Researchers at the Yale School of Medicine have found that the physical stress of running a marathon may cause short-term acute kidney injury.
Led by Yale School of Medicine nephrology professor Chirag Parikh, the researchers examined 22 runners in the 2015 Hartford Marathon before and after the race and found potential structural damage to renal tubules in the kidney afterward. The study, which was performed in collaboration with scientists from Quinnipiac University, was published in the American Journal of Kidney Disease on March 28.
“Our results revealed that 82 percent of the [marathon] runners developed kidney damage, similar in severity to kidney damage in sick patients in intensive care units and post-cardiac surgery,” Parikh said. “All runners, especially those with comorbidities such as hypertension, diabetes and heart disease need to be in close communication with their physician when deciding to run a marathon.”
Parikh’s research group became interested in understanding the effect of heat stress and physical activity on kidneys, due to the recent epidemic of kidney disease among young males working in sugarcane farms in Central America. According to Parikh, the researchers decided to use marathon running for their study, as it offers a controlled setting in which to better elucidate the effects of intense physical activity.
The study involved 22 marathon participants, with blood and urine samples collected one day before the competition, the day of the race and one day after the marathon. The researchers investigated several markers of kidney injury, including the levels of various proteins in the urine and of serum creatinine, a waste product in the blood that comes from muscle activity.
Eighty-two percent of the runners developed Stage 1 acute kidney injury, in which the organ suddenly fails to filter waste from the blood, said Sherry Mansour GRD ’17, a clinical fellow at the medical school and a co-author of the study. However, in contrast to sick patients with kidney damage, the kidney damage incurred by runners was temporary and findings in blood and urine returned to normal levels within 48 hours after running.
“It has been shown that the blood supply to the kidneys decreases by about 25 percent during running, as this blood is shunted to the muscle and the skin,” Parikh said. “This decrease in blood supply causes cell death in the kidney, particularly in the tubules.”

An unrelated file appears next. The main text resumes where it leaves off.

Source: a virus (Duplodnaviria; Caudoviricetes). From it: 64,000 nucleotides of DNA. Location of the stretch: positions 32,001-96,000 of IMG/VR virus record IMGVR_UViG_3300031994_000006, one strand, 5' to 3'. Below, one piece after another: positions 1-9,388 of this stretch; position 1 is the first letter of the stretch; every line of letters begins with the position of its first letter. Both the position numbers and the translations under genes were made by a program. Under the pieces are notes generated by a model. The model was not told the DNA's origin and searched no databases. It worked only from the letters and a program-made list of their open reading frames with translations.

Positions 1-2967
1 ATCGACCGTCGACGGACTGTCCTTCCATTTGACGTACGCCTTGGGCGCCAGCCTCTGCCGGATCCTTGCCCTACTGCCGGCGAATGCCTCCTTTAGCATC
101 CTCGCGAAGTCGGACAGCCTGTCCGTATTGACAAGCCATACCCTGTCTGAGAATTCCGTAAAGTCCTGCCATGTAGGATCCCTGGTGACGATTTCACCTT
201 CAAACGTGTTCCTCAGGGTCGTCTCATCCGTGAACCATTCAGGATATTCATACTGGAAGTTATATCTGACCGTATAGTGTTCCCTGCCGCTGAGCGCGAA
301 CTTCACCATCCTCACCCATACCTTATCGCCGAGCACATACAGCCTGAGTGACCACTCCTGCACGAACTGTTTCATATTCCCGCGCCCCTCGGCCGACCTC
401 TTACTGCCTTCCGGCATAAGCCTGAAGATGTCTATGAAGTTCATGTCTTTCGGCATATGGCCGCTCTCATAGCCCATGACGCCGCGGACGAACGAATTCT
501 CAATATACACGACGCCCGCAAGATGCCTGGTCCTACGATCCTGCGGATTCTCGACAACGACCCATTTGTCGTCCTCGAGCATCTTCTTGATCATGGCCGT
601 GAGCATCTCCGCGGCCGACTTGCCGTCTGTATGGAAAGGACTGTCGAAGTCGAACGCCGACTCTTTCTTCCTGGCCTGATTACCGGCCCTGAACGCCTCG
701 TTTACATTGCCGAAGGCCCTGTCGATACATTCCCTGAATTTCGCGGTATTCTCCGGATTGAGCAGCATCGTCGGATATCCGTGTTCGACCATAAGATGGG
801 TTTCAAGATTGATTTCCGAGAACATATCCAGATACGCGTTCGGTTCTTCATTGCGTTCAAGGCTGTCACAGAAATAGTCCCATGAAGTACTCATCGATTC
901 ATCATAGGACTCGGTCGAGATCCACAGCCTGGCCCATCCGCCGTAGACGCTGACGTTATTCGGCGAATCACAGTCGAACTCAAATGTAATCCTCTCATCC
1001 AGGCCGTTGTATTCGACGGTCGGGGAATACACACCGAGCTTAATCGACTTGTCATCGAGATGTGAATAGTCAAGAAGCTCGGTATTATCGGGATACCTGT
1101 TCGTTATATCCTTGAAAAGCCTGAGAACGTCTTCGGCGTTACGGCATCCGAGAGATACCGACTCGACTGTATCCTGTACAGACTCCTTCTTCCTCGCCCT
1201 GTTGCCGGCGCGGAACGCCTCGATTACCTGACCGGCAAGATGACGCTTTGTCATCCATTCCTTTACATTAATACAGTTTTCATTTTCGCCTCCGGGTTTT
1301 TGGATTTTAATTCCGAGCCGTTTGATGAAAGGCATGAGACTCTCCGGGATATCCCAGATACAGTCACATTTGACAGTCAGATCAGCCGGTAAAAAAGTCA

He added that these dead cells and debris, or granular casts, were evident in the runners’ urine samples when examined under a microscope.
Additionally, the rise in core body temperature while running causes heat stress, which also can injure the kidney, Mansour said. These two factors, as well as potential inadequate hydration and use of nonsteroidal anti-inflammatory drugs, medications that relieve muscle soreness, may have caused the observed damage.
There was no evidence of chronic kidney disease — long-term progressive loss in kidney function — in the study participants. In contrast, CKD was found in agricultural workers in Central America, who experience similar levels of physical stress as the runners. According to the paper, this variance may have been due to greater heat exposure and limited access to hydration and health resources.
“Given the results of our study, we advise runners to stay well hydrated during the race, to avoid NSAID use and if possible, to avoid running in hotter temperatures,” Parikh said. “We also recommend adequate recovery time after the race to allow for injured organs to recover.”
Parikh said that the researchers will continue to investigate the unanswered questions arising from their findings. These include how long runners should wait in between marathons, if there any long-term effects on the kidneys from frequent running and if there are any interventions that could prevent this short-term kidney damage.
Approximately 50 percent of patients admitted to intensive care units in U.S. hospitals will develop some stage of acute kidney injury, according to medical technology company Astute Medical.